Improving tenure security for the poor in Africa: Kenya, Tanzania and Uganda - Case Study | Land Portal

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Date of publication: 
December 2006
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This paper identifies the key issues of land tenure security for the rural poor, vulnerable and marginalized in the East African countries of Kenya, Tanzania and Uganda. The report finds that most of these issues are common across the three countries, both in terms of the challenges that the communities face and imperatives that inform policy interventions and responses. In all three countries, customary and statutory systems operate side by side and, in all three, there is a tendency for policy and legislative frameworks to privilege the modern systems of property relations over traditional ones, even as national rhetoric indicates recognition and support for the latter. The paper concludes that formalization has not always benefited the rural poor. Instead, an elite minority has tended to benefit from reforms while the majority of the poor and vulnerable end up worse off as institutions and systems that supported their livelihoods and gave them a sense of security are marginalized and replaced by modern institutions.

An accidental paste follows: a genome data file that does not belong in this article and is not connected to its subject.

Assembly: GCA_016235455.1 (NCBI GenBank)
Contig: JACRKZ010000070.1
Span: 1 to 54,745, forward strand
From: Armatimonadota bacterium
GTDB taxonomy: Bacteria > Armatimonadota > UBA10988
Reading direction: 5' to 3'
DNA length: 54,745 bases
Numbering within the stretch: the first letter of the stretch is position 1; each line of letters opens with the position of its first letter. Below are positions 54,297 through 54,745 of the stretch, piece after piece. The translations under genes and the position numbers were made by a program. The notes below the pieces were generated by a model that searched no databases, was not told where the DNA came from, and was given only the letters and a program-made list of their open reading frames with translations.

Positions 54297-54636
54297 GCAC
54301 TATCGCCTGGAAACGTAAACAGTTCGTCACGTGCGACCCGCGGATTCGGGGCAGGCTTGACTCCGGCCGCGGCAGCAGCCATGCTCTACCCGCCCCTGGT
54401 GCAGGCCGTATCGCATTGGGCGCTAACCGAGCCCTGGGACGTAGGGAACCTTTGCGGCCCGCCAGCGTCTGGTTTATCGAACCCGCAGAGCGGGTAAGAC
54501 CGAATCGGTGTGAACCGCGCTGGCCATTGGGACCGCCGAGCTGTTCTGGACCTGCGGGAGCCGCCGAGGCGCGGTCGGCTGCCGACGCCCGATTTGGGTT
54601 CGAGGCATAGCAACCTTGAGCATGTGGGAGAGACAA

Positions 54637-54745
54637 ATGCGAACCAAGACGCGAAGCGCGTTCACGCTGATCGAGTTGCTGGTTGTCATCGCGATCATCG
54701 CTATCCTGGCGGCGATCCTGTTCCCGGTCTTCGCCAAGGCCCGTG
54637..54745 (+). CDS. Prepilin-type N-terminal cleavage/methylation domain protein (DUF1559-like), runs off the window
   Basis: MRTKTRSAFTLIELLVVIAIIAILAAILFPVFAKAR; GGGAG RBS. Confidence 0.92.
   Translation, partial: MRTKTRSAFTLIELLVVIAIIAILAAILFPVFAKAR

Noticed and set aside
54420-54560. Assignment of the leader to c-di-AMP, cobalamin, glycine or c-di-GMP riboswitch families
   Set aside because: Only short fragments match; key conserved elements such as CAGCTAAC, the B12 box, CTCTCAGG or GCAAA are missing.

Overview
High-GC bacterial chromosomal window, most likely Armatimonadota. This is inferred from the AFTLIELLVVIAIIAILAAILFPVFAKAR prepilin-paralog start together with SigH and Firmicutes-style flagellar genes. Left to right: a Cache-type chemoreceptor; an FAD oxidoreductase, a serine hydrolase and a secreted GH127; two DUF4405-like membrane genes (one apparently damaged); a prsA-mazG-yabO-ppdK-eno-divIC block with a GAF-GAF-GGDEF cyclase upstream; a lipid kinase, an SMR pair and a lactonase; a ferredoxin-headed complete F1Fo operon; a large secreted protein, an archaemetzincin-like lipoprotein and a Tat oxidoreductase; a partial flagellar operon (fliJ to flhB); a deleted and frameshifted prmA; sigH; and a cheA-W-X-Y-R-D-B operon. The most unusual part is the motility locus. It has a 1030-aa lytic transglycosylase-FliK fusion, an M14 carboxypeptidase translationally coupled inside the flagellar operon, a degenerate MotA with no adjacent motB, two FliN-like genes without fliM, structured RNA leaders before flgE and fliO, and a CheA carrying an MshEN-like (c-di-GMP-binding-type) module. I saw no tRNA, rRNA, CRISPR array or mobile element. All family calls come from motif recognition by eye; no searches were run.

Authors and Publishers

Author(s), editor(s), contributor(s): 
Odhiambo, M.O. Evtimov, Vladimir (SDAA) Land and Water Division Deputy Directory-General Natural Resources
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